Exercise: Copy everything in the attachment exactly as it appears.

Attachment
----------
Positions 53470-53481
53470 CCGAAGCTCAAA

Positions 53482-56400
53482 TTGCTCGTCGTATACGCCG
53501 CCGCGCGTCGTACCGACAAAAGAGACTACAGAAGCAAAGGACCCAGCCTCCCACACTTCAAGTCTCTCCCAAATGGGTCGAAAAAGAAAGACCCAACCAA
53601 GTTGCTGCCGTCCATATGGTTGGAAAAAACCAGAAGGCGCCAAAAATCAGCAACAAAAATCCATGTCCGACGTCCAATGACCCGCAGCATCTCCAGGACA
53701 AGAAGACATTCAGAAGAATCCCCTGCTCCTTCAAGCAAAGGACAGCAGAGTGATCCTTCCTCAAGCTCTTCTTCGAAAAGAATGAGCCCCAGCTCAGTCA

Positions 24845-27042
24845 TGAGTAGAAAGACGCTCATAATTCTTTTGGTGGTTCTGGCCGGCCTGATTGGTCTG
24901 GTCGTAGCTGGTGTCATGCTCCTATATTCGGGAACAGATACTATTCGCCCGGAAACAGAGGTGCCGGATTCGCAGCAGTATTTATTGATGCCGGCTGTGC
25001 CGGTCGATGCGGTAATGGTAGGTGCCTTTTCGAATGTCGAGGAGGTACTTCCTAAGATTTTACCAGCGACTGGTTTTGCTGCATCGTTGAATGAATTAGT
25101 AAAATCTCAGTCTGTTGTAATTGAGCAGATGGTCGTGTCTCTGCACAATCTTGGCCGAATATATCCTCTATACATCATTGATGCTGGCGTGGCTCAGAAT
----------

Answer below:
Positions 53470-53481
53470 CCGAAGCTCAAA

Positions 53482-56400
53482 TTGCTCGTCGTATACGCCG
53501 CCGCGCGTCGTACCGACAAAAGAGACTACAGAAGCAAAGGACCCAGCCTCCCACACTTCAAGTCTCTCCCAAATGGGTCGAAAAAGAAAGACCCAACCAA
53601 GTTGCTGCCGTCCATATGGTTGGAAAAAACCAGAAGGCGCCAAAAATCAGCAACAAAAATCCATGTCCGACGTCCAATGACCCGCAGCATCTCCAGGACA
53701 AGAAGACATTCAGAAGAATCCCCTGCTCCTTCAAGCAAAGGACAGCAGAGTGATCCTTCCTCAAGCTCTTCTTCGAAAAGAATGAGCCCCAGCTCAGTCA

Positions 24845-27042
24845 TGAGTAGAAAGACGCTCATAATTCTTTTGGTGGTTCTGGCCGGCCTGATTGGTCTG
24901 GTCGTAGCTGGTGTCATGCTCCTATATTCGGGAACAGATACTATTCGCCCGGAAACAGAGGTGCCGGATTCGCAGCAGTATTTATTGATGCCGGCTGTGC
25001 CGGTCGATGCGGTAATGGTAGGTGCCTTTTCGAATGTCGAGGAGGTACTTCCTAAGATTTTACCAGCGACTGGTTTTGCTGCATCGTTGAATGAATTAGT
25101 AAAATCTCAGTCTGTTGTAATTGAGCAGATGGTCGTGTCTCTGCACAATCTTGGCCGAATATATCCTCTATACATCATTGATGCTGGCGTGGCTCAGAAT